Kitchener, ON – Today, Environmental Defence launched a new report, From Dumb Growth to Smart Growth: Actions to Strengthen the Greenbelt and the Growth Plan. The report highlights the City of Kitchener as a model for smart growth that the rest of the Greater Golden Horseshoe (GGH) should follow.
“By growing more compactly, Kitchener is leading the way in creating walkable, transit-friendly neighbourhoods that are better for our health, wallets, and environment,” says Tim Gray, Executive Director of Environmental Defence. “Municipalities across the Greater Golden Horseshoe should look to Kitchener’s wise example for how to grow in a way that creates vibrant communities while protecting farmland and forests.”
”Over the past decade our residents have worked with the City of Kitchener and other municipalities in the Region of Waterloo to change how we grow,” says Kevin Thomason, Vice-chair of the Grand River Environmental Network.  “We’ve dramatically reduced the sprawl that was paving over our countryside and driving our farmers off the land.”
“We focussed on revitalizing our neighbourhoods and core areas with a diversity of new housing choices, dozens of new restaurants and cafes, stores and shops, as well as new parks and town squares,” Thomason says. “We’ve doubled transit ridership and have new bus rapid transit and light rail transit on the way that will soon link our communities in new ways and provide more transportation choices.” 
Ontario’s Greenbelt Plan and Growth Plan for the Greater Golden Horseshoe, both now under provincial review, were enacted 10 years ago with the promise of stopping sprawl and protecting, restoring and enhancing our farmland, water and nature. “While the provincial plans are a step in the right direction, they need improvements to ensure smarter growth in the Greater Golden Horseshoe,” Gray says.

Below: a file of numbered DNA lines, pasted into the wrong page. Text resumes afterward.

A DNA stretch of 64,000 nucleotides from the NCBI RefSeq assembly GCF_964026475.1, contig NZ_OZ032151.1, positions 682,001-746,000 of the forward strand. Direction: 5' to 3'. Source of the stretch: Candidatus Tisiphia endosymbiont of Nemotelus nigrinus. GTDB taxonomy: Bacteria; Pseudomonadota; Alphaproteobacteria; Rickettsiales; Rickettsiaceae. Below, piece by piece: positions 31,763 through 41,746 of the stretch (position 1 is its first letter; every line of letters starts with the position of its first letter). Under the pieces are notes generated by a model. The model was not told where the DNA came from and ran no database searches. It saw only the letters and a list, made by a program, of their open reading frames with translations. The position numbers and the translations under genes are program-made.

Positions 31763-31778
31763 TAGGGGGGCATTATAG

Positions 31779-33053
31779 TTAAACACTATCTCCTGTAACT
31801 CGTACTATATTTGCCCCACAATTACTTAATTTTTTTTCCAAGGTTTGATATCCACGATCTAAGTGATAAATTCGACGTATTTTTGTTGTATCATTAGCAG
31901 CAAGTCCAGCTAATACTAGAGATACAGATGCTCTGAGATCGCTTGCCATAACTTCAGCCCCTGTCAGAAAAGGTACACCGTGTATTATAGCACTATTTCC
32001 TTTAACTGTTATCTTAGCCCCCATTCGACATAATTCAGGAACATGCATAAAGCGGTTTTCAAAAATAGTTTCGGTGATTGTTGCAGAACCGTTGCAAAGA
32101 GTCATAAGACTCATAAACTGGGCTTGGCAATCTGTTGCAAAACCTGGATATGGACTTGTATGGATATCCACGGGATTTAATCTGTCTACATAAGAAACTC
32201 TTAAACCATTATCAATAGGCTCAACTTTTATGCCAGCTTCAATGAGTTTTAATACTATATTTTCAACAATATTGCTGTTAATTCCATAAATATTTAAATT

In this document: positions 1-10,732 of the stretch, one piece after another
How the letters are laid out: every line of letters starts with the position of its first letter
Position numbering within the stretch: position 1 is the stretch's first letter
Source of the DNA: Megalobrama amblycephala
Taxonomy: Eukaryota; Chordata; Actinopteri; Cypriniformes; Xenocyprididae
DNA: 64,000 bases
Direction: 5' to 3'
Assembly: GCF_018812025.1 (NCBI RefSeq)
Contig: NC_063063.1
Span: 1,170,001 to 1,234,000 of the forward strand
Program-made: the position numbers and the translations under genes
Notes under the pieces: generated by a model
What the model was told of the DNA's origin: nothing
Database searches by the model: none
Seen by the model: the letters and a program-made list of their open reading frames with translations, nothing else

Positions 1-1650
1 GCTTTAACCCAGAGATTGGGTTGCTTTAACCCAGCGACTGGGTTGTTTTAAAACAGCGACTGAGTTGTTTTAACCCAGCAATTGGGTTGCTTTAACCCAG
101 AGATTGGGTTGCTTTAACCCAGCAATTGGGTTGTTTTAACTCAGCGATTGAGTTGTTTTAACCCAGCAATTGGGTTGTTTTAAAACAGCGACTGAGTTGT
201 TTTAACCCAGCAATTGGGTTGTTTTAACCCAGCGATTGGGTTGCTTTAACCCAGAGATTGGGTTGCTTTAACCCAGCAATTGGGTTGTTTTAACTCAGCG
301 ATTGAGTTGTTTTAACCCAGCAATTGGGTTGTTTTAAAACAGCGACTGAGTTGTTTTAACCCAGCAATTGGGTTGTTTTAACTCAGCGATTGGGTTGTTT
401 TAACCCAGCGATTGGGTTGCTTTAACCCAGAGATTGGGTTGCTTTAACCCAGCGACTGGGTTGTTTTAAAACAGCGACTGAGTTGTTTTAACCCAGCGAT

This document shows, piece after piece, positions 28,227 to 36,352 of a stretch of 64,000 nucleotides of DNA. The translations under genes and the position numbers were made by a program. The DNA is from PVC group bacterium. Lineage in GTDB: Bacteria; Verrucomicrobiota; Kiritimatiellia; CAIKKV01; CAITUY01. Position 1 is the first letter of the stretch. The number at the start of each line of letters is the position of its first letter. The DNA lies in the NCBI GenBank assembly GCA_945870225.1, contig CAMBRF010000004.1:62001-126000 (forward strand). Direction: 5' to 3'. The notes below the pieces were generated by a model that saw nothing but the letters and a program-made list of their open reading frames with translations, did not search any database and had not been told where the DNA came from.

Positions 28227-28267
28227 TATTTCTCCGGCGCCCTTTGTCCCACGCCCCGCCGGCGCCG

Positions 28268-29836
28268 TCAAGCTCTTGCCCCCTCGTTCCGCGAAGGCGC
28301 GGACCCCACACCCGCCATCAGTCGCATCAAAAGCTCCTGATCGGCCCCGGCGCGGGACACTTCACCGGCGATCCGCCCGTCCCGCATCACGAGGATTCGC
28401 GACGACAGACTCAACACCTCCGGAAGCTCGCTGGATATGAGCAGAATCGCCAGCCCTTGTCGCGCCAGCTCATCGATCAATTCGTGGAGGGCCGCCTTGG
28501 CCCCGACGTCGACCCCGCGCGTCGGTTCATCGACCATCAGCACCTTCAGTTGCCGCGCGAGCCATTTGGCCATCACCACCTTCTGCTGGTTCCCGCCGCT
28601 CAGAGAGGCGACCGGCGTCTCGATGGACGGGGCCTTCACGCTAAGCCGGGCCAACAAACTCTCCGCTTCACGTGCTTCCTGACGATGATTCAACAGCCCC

In Waterloo Region, the plans could be improved by focusing on expanding the Greenbelt to include additional prime agricultural lands and natural heritage systems in the Waterloo Moraine.
The report argues that the GGH should say goodbye to dumb growth (sprawl), which has left us with huge municipal infrastructure debts, degraded water quality, and destroyed farmland and forests. And it identifies seven actions the provincial review of the plans should take to replace dumb growth with smart growth. Recommendations include:

Expanding the Greenbelt to include additional prime agricultural lands and natural heritage systems for the entire Greater Golden Horseshoe.
Freezing urban boundaries for 10 years. There is more than enough land allocated for residential development for the next 20 years – without sprawling over more farms and forests. 
In towns and villages, align growth with existing water, roads, sewer and transit capacity rather than sprawling subdivisions that require costly new highways.
Prioritizing investment in transit, rail and existing highways so that the transportation network will better serve and reinforce smart growth rather than sprawl.

Other actions include: enforcing intensification targets, addressing climate change, better aligning the Growth Plan with the Big Move transit plan objectives, and requiring active transportation plans.
As the report explains, smarter growth does not mean giant condos but size-appropriate growth. In a small town, that could mean 2-3 storey mixed-use buildings. The report offers examples from communities like Kitchener who are leading the way in smart growth.
The report also highlights the benefits of compact growth including:

Enabling more investment in public transit like regional and local rapid transit so more of us can move between work, school and home faster
Saving municipalities up to 40 per cent of the costs for providing residents with services like water, sewers and hydro
Savings to residents (up to $200,000 over a 25-year mortgage) for no longer needing two cars
A lower carbon footprint: Compact communities have three times less carbon emissions than sprawl subdivisions.

Read the full report at:
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